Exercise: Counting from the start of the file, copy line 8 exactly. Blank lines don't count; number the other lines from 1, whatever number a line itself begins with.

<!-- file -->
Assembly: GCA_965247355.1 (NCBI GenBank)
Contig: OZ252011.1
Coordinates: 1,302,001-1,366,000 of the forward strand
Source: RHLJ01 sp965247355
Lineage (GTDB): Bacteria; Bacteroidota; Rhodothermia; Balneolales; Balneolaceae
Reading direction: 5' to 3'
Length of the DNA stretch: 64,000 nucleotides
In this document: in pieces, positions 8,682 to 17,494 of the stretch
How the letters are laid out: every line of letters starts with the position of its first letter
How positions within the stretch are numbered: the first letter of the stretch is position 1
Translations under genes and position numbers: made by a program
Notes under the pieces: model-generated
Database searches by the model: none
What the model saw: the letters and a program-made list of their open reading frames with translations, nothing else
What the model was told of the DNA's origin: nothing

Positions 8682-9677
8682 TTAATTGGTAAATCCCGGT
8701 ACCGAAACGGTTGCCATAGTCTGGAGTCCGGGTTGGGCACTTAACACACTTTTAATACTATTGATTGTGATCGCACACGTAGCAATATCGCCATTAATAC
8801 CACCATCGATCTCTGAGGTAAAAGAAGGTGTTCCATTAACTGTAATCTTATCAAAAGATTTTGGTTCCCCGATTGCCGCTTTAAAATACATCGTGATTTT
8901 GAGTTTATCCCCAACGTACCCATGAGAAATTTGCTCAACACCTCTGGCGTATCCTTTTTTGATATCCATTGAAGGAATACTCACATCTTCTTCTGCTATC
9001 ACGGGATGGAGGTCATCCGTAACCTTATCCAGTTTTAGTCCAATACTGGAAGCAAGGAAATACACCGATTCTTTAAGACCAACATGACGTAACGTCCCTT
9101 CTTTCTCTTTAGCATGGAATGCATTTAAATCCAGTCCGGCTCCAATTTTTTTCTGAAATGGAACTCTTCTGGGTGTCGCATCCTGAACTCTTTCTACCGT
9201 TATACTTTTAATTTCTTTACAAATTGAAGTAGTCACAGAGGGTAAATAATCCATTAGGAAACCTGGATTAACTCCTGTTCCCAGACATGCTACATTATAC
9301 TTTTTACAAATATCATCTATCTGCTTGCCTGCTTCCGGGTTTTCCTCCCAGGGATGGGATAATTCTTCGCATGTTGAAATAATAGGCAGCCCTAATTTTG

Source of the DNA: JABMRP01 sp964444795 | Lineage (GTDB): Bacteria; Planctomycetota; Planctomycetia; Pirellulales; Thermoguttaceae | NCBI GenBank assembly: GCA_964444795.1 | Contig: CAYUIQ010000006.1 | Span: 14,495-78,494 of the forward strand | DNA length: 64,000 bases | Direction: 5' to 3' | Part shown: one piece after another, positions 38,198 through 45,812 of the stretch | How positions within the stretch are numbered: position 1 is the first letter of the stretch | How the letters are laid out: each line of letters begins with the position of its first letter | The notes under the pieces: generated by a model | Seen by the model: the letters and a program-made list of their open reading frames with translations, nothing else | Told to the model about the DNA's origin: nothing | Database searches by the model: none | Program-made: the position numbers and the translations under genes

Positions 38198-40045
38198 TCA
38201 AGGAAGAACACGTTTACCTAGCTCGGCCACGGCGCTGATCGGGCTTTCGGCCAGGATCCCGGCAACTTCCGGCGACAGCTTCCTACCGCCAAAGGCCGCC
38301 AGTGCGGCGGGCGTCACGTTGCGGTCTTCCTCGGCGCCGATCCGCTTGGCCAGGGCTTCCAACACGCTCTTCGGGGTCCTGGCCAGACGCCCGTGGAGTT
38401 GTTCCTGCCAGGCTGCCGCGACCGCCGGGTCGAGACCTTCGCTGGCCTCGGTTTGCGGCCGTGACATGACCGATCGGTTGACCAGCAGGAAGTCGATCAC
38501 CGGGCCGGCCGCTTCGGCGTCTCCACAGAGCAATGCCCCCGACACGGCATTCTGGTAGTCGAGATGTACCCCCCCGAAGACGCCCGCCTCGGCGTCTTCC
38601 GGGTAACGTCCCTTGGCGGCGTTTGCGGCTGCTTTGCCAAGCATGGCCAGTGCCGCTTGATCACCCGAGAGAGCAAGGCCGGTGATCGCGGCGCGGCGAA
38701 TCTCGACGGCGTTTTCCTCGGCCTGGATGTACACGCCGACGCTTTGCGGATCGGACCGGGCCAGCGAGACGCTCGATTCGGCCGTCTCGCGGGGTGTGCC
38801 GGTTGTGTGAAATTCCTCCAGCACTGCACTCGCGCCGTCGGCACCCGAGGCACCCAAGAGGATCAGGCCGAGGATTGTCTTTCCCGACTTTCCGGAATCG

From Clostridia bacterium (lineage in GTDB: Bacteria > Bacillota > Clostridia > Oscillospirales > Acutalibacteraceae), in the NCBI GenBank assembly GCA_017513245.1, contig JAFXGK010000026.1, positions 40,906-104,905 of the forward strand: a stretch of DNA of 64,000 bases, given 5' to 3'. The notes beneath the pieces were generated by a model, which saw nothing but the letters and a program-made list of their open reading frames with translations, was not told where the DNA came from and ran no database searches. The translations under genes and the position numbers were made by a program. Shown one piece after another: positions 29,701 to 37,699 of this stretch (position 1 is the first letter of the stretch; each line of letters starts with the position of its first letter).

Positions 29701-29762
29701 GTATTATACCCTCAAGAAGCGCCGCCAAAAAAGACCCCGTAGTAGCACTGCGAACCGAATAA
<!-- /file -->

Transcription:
In this document: in pieces, positions 8,682 to 17,494 of the stretch